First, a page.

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Changes to Waterfront Park make it more wheelchair accessible
MEDIA CONTACT: Julie Willmot
TRENTON, N.J. - As the April 5 Opening Day for the Trenton Thunder approaches, Mercer County Executive Brian M. Hughes and representatives from several agencies that advocate on behalf of people with disabilities, along with Thunder General Manager Will Smith, toured Mercer County’s Waterfront Park recently to see accessibility improvements.
When the stadium was built in 1994, it had capacity for 6,150 spectators, but only 19 handicap-accessible seating areas. Among the recent renovations are 14 more seats, giving a total of 33 spaces for wheelchairs.
Joining Hughes and Smith on the tour were Scott Elliott, Executive director of Progressive Center for Independent Living; Scott Ellis, PCIL; Jerry Carbone, PCIL; Norman Smith, Project Freedom; Frank Zabawa, Mercer County Park Commission; and Tom Shaw, Mercer County Office on Disability Services.
“Accessibility means different things to different people, and over the years Mercer County has made a range of improvements in a variety of areas, from relocating or adapting offices so that they are reachable by all people, to providing an interpreter for the hearing impaired,” Hughes said. Hughes thanked the Progressive Center for Independent Living and Project Freedom for the guidance offered by those agencies.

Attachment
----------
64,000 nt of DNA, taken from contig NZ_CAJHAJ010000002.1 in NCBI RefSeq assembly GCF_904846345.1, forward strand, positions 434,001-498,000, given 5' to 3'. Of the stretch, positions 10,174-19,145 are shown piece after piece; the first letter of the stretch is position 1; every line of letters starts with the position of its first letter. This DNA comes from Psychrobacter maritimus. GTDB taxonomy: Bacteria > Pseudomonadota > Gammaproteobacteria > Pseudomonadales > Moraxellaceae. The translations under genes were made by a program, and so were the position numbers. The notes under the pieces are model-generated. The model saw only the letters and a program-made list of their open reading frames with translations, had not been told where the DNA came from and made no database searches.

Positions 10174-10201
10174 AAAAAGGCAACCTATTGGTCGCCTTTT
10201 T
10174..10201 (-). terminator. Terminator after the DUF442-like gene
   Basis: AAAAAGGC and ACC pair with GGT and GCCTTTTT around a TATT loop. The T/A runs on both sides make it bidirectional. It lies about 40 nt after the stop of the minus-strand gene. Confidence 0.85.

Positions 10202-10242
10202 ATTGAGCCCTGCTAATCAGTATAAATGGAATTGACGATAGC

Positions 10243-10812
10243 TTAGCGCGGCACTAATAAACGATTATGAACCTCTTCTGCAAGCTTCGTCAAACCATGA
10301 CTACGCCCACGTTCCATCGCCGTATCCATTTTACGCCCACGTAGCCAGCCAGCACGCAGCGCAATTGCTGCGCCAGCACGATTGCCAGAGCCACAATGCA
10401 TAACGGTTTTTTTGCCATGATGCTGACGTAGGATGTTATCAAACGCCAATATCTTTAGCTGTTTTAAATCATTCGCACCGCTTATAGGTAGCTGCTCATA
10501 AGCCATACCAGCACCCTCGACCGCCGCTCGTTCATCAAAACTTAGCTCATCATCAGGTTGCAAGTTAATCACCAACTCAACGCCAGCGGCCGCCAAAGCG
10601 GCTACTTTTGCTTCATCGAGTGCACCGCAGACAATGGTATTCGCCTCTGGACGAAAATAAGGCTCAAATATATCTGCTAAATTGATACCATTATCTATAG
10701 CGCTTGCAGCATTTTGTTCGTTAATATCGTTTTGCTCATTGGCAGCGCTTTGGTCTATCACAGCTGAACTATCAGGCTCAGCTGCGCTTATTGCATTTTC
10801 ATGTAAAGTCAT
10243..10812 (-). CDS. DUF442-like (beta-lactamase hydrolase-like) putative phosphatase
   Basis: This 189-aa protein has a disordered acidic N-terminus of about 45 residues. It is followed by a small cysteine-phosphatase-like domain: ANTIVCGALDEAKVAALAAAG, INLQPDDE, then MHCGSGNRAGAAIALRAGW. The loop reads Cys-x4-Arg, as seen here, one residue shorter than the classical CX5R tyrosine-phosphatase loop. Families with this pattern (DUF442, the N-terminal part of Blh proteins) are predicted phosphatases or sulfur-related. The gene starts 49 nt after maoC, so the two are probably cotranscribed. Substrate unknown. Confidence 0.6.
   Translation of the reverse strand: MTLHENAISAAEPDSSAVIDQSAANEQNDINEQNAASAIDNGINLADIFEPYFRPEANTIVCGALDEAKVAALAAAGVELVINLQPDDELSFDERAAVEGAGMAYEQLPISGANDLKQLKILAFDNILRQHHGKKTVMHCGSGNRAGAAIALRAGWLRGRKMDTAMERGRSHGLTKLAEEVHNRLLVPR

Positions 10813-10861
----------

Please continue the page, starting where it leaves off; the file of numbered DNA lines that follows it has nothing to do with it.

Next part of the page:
The Progressive Center’s executive director, Scott Elliott, praised the relationship among the groups and Mercer County.
“I’ve got to say that over the last couple years, everyone stepped up,” Elliott said.
“What’s going on here is huge. It’s just awesome that now we can just decide at the last minute to come to a game. There’s more seating, there’s more available accessible seating. More folks in wheelchairs can come to games,” he added.
Also highlighted on the tour were a new height-appropriate ticket window, new curb cuts, signage and more.
Norman Smith, Associate Executive Director of Project Freedom in Robbinsville, said he was pleased that the additional wheelchair seating areas offered space for personal aides that often accompany people with disabilities.
In addition to the physical improvements to the stadium, ballpark staff took a 3-hour class in sensitivity training. Carbone, outreach coordinator for Progressive Center, said the training is invaluable in that it reminds people how to treat others of all abilities. “It’s about customer service. Not all disabilities are apparent,” he said.